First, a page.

recession that characterized the final years of the evaluation that together with the tremendous
sixties, and, mainly, the decade of the seventies. expansion of program evaluation that occurred
This caused that general population, as taxpay- during these years, will give way to the emer-
ers, and the legislators themselves to worry about gence of the new modality of applied research
the effectiveness and the yield of the money that that today we refer to as evaluation research.
was used in improving the school system. At the
end of the sixties, and as a consequence to the As landmarks of the time, it is necessary to
above-mentioned, a new movement enters the highlight two essays for their decisive influ-
scene, the era of Accountability (Popham, 1980 ence: Cronbach’s article (1963), Course im-
and 1983; Rutman and Mowbray, 1983) that is provement through evaluation, and that of
fundamentally associated with the teaching per- Scriven (1967), The methodology of evalua-
sonnel's responsibility in the achievement of es- tion. The wealth of evaluative ideas exposed in
tablished educational objectives. In fact, in the these works forces us to refer to them briefly.
year 1973, the legislation of many American
states instituted the obligation of controlling the Regarding the analysis that Cronbach makes
achievement of educational objectives and the of the concept, functions and methodology of
adoption of corrective measures in negative cases evaluation, we highlight the following sugges-
(MacDonald, 1976; Wilson et al., 1978). It is tions:
comprehensible that, outlined this way, this
a) Associate the concept of evaluation with
movement of accountability and school responsi-
decision making. The author distinguishes
bility, gave way to a wave of protests on the part
three types of educational decisions which
of educational personnel.
the evaluation serves: a) about the improve-
Popham (1980) offers another dimension of ment of the program and instruction, b)
school responsibility, when he refers to the about the students (necessities and final mer-
school decentralization movement during the last its) and c) about administrative regulation
years of the sixties and beginning of the seven- over the quality of the system, teachers, or-
ties. Large school districts were divided into ganization, etc. In this way, Cronbach opens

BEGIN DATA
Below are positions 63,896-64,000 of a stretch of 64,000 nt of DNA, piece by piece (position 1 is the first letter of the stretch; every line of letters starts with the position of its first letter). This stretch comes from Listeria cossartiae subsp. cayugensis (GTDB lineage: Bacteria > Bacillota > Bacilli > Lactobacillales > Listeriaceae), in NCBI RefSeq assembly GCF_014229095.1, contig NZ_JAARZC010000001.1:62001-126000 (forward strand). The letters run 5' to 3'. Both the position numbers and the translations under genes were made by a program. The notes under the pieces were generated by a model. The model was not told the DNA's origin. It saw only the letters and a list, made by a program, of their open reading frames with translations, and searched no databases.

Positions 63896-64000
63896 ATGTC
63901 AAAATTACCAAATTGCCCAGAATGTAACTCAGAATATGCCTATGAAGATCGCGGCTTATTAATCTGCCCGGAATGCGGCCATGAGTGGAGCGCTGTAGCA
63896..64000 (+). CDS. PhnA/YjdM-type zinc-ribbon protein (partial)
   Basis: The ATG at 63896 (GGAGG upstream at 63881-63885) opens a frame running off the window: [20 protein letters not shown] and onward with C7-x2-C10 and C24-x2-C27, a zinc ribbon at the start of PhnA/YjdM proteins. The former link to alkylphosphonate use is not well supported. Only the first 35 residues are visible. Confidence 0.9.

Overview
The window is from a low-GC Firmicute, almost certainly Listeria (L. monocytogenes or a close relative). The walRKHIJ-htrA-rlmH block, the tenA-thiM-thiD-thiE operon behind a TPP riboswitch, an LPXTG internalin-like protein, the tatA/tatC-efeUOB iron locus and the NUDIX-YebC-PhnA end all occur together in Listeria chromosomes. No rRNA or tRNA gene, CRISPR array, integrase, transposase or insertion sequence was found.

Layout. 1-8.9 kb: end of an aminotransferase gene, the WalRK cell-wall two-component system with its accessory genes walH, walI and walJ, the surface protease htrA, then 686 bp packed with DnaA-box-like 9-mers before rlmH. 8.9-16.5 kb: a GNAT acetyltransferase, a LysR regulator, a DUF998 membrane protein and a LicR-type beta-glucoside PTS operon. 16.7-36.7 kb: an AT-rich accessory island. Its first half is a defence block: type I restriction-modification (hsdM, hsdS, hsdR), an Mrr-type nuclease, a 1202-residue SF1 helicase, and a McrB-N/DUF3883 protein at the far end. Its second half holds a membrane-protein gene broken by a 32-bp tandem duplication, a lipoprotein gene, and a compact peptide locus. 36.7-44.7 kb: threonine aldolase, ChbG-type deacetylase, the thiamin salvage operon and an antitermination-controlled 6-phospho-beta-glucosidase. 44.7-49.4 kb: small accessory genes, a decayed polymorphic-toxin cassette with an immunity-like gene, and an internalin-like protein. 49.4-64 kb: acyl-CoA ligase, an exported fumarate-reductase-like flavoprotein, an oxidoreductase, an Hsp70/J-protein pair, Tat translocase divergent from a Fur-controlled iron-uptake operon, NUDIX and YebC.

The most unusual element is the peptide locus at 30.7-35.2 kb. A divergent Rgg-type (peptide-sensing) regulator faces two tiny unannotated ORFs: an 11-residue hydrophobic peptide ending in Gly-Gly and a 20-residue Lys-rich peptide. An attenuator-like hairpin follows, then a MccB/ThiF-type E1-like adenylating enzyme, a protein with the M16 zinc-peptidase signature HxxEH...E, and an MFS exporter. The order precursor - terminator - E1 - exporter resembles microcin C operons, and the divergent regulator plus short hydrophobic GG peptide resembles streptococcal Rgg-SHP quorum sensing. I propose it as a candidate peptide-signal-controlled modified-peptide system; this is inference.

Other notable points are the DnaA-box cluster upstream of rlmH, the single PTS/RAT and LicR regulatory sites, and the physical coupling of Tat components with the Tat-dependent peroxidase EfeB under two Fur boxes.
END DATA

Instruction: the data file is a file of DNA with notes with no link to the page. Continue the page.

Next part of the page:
smaller geographical areas, and, consequently, the conceptual and functional field of educa-
with a greater direct civic control on what hap- tional evaluation far beyond the conceptual
pened in the schools. framework given by Tyler, although he fol-
lows his line of thought.
As a consequence of this focusing of influence,
the phenomenon of educational evaluation was b) Evaluation that is used to improve a pro-
expended considerably. The direct subject of gram while it is being applied, contributes
evaluation continued being the student, but also more to the development of education than
included all those factors that converge in the evaluation used to estimate the value of the
educational process (the educational program in product of an already concluded program.
a wide sense, teacher, means, contents, learning
c) Put in question the necessity that evalua-
experiences, organization, etc.), as well as the
tive studies be comparative. Among the ob-
educational product itself.
jections to this type of study, the author
highlights the fact that frequently the differ-

Revista ELectrónica de Investigación y EValuación Educativa [ www.uv.es/RELIEVE ]


Escudero Escorza, T. (2003). From tests to current evaluative research. One century, the XXth, of intense development of
evaluation in education. RELIEVE, v. 9, n. 1. http://www.uv.es/RELIEVE/v9n1/RELIEVEv9n1_1eng.htm

ences among the average grades are lower in same, whatever it may be that we are evalu-
inter-groups than in intra-groups, as well as ating. The objective of evaluation is invari-
others concerning the technical difficulties that ant, its main aim is the process with which
present comparative designs in the educational we estimate the value of something that is
framework. Cronbach pleads for some abso- evaluated, while the functions of the evalua-
lute criteria of comparison, outstanding the tion can be vastly varied. These functions
necessity of an evaluation with reference to are related with the use that is made of the
the criteria when defending the valuation with collected information.
relation to some very well-defined objectives
and not comparison with other groups. b) Scriven points out two different functions
that evaluation can adopt: the formative and
d) Great scale studies are questioned, since the the summative. He proposes the term of
differences among their treatments can be very formative evaluation to describe an evalua-